"Although we tend to remember the special international tribunal at Nuremberg, which tried some members of the Nazi leadership, Dachau was the more important, and the more typical, site of American military justice."  (The New Republic, 8/24/12)

Loneliness isn't inherent to the human condition, argues Peter Sloterdijk. Find out more -- a lot more -- in Bubbles, the first volume of his Spheres trilogy. "The book is not a pot of unalloyed gold, but rather a mine: there's plenty of slag to dig through."  (Los Angeles Review of Books, 8/21/12)

Bertrand M. Patenaude recounts the strange story of the postwar recovery and publication of Joseph Goebbels' diaries.  (Hoover Digest, 8/13/12)

"Could one not see the history of God as if it were the side of the human condition that was never visited, always put off, saved up for later, and eventually missed out on altogether?" Rainer Maria Rilke's "Letters on God" are newly translated into English.  (The Wall Street Journal, 8/5/12)

"What would Ayn Rand do about the Euro Crisis?" Kai John really wanted Germans to know -- so he bought the rights to Atlas Shrugged and brought out a new translation (Der Streik).  (Bloomberg Businessweek, 8/2/12; Publishing Perspectives, 10/30/12)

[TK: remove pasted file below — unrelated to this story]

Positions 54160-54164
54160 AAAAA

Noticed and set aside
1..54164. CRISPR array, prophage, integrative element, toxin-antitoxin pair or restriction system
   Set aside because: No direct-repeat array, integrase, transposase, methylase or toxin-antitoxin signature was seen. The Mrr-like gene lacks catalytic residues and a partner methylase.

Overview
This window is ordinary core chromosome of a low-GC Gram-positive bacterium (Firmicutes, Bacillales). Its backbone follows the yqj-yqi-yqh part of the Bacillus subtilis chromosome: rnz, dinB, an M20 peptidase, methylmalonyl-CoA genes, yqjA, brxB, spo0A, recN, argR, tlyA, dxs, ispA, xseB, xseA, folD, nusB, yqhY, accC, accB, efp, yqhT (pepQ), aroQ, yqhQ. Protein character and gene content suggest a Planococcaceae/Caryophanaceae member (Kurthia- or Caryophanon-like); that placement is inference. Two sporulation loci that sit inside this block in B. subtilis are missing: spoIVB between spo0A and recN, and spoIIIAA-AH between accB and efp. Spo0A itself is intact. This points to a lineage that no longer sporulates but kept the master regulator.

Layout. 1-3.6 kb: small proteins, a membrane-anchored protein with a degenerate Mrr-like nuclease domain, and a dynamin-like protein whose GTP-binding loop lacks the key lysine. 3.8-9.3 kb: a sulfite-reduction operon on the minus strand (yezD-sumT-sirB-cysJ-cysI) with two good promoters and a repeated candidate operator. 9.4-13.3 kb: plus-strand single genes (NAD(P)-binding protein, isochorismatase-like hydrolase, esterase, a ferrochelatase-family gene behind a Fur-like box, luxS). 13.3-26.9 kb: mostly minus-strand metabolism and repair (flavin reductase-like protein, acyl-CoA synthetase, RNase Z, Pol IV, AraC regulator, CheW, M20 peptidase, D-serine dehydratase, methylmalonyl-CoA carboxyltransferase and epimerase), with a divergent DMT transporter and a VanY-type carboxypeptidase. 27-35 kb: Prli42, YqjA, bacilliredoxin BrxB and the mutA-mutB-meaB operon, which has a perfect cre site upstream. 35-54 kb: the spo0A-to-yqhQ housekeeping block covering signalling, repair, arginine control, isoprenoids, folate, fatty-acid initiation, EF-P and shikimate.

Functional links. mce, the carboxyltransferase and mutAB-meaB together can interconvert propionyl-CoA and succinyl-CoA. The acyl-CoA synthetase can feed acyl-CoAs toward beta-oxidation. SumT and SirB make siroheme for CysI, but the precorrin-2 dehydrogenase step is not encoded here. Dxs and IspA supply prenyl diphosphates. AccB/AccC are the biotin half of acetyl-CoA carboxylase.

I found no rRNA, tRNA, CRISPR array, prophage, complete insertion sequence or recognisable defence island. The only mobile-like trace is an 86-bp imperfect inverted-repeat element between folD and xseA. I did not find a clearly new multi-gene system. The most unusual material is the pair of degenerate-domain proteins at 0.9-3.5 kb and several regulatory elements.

The Photographic Work chronicles the iconic postwar images of photographer F.C. Gundlach.  (T Magazine, 8/1/12)

"Just as the teams of Bletchley Park and the US Army Signals Intelligence Service sought to crack the enemy's secret codes, so psychoanalysts and psychiatrists were mobilised to decipher the unconscious encryptions and fantasies that were thought to drive Nazi ideology." With decidedly mixed results, as Daniel Pick explains in his new study, The Pursuit of the Nazi Mind.  (The Guardian, 8/1/12; Times Higher Education, 8/30/12)

How should Friedrich Nietzsche's legacy be preserved?  The philosopher's sister, Elisabeth Förster-Nietzsche, and Count Harry Kessler had very different ideas.  (Humanities, July/Aug. 2012)

In Bernard Schlink's short story collection Summer Lies, "the psychic infrastructure of an entire country is gradually revealed, one carefully crafted sentence at a time."  (Los Angeles Times, 7/29/12)

Joachim Fest, biographer of Hitler and Speer, reflects on his own past in Not Me: Memoirs of a German Childhood. "Despite the relative 'normality' of some of his childhood memories, he cannot look back without feeling the constant weight of historical events."  (Financial Times, 7/27/12; The Independent, 7/28/12)

200 years of Grimms' Fairy Tales
"Mutilation, dismemberment, and cannibalism, not to speak of ordinary homicide, often inflicted on children by their parents or guardians" -- the action in Grimms' Fairy Tales isn't for the faint-hearted. Joan Acocella considers the stories collected and retold by Jakob and Wilhelm Grimm.  (The New Yorker, 7/23/12)

Another literary hero with feet of clay: Erwin Strittmaier, "one of the most successful and popular writers in East Germany," turns out to have had a more complicated past than he publicly revealed.  (Spiegel Online - International, 7/20/12)